A King without a Kingdom
A $254 million contract can buy a lot of things, but respect isn't necessarily one of them.
It seems Albert Pujols brought a sense of entitlement with him when he moved to the Angels. It also seems that concept wasn't accepted by his intended subjects.
Check out the Wed 21 Nov Q&A column by Joe Strauss of the St Louis Post-Dispatch. You'll see a reader relating his sister's encounter with Zach Greinke's wife during an outing in Orlando. It sounds like the Halos' clubhouse didn't exactly warm up to El Hombre's perspective on bequeathed leadership. And when the reader asked the veteran beat writer Strauss if he'd heard the same rumblings, the answer was a succint "Yes."
So, maybe there was more to the Mickey Hatcher firing than Albert's and GM Jerry DiPoto's denials would indicate. Mike Scoscia's good friend -- they came up in the Dodgers system together -- was a popular and effective hitting coach who seemed to have success during the Angels' World Series Championship season. I doubt he suddently got dumb. Apparently, that could have been the consensus among the other players, too.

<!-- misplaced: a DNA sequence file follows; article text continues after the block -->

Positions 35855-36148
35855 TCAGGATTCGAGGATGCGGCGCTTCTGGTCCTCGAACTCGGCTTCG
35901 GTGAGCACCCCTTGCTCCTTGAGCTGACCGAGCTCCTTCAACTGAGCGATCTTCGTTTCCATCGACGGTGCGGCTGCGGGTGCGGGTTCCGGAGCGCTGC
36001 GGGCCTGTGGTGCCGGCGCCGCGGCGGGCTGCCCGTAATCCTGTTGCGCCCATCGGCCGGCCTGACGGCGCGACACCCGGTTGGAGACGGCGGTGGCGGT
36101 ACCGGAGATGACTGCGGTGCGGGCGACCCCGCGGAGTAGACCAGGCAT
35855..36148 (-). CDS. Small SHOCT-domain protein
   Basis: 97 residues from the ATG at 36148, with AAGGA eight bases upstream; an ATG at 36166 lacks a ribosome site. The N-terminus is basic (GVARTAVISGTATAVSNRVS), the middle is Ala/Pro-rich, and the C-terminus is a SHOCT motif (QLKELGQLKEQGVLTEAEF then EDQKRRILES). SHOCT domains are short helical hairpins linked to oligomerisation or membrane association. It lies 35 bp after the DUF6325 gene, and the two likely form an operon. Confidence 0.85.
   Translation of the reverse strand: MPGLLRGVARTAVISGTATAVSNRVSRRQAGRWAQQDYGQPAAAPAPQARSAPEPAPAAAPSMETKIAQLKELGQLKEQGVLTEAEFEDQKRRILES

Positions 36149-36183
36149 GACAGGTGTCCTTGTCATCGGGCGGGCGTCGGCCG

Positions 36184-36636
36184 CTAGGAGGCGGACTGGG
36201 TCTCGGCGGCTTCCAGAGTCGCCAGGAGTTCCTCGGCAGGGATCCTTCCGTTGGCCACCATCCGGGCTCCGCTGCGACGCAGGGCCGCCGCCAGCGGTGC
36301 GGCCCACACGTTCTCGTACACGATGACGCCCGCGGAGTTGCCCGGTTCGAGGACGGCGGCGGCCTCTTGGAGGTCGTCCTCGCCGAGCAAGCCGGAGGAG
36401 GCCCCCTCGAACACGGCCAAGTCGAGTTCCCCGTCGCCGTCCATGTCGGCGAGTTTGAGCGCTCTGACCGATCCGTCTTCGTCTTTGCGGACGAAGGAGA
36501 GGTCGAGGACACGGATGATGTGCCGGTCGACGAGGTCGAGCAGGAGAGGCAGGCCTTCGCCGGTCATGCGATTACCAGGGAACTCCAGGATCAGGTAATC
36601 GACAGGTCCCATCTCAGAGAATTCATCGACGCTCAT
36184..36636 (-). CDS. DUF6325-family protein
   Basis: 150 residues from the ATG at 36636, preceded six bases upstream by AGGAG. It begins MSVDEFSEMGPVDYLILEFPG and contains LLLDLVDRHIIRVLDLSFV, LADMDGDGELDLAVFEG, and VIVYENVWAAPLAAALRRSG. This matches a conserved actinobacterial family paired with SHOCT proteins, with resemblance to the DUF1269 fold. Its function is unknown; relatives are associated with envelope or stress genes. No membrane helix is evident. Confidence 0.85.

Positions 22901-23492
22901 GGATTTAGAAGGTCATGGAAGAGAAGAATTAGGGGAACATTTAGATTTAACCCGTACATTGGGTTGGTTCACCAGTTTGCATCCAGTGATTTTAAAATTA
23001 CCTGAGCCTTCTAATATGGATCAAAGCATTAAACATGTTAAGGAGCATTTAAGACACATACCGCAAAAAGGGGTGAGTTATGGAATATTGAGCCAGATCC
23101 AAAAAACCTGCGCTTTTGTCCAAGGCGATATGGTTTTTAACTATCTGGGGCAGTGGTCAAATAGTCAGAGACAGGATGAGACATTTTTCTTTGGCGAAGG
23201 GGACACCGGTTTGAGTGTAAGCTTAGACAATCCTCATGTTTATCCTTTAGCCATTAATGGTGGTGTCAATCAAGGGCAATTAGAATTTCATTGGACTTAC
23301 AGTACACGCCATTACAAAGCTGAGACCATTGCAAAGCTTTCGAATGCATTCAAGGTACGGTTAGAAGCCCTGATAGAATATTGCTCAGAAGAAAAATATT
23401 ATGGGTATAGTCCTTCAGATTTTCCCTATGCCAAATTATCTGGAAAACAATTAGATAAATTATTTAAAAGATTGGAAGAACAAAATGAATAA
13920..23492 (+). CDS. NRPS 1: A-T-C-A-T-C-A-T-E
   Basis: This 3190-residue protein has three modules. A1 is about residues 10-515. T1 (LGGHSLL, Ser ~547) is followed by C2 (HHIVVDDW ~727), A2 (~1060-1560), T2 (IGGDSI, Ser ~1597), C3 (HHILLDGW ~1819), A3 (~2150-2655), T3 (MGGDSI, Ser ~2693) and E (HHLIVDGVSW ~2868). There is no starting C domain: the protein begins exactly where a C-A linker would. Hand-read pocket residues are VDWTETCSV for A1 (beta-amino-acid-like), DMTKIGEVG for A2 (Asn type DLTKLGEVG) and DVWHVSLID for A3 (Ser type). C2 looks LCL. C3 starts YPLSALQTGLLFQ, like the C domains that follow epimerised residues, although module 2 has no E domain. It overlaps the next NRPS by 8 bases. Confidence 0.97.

And it's no secret Pujols called St Louis often to confer instead with the Cardinals' hitting coach, Mark McGwire.
Could this and similar disruptions have cost the Angels a few games last season? Given the final standings, a few games made a huge difference.
Mind you, team chemistry isn't the be-all and end-all of championship seasons. Oakland's Swingin' A's won three straight World Series (1972-74) while practically inventing UFC amongst themselves. Still, game preparations have become so sophisticated these days that players have better ways of spending their team time than grumbling about their own. They don't need the distraction.
And that wasn't part of the bargain in Albert's contract.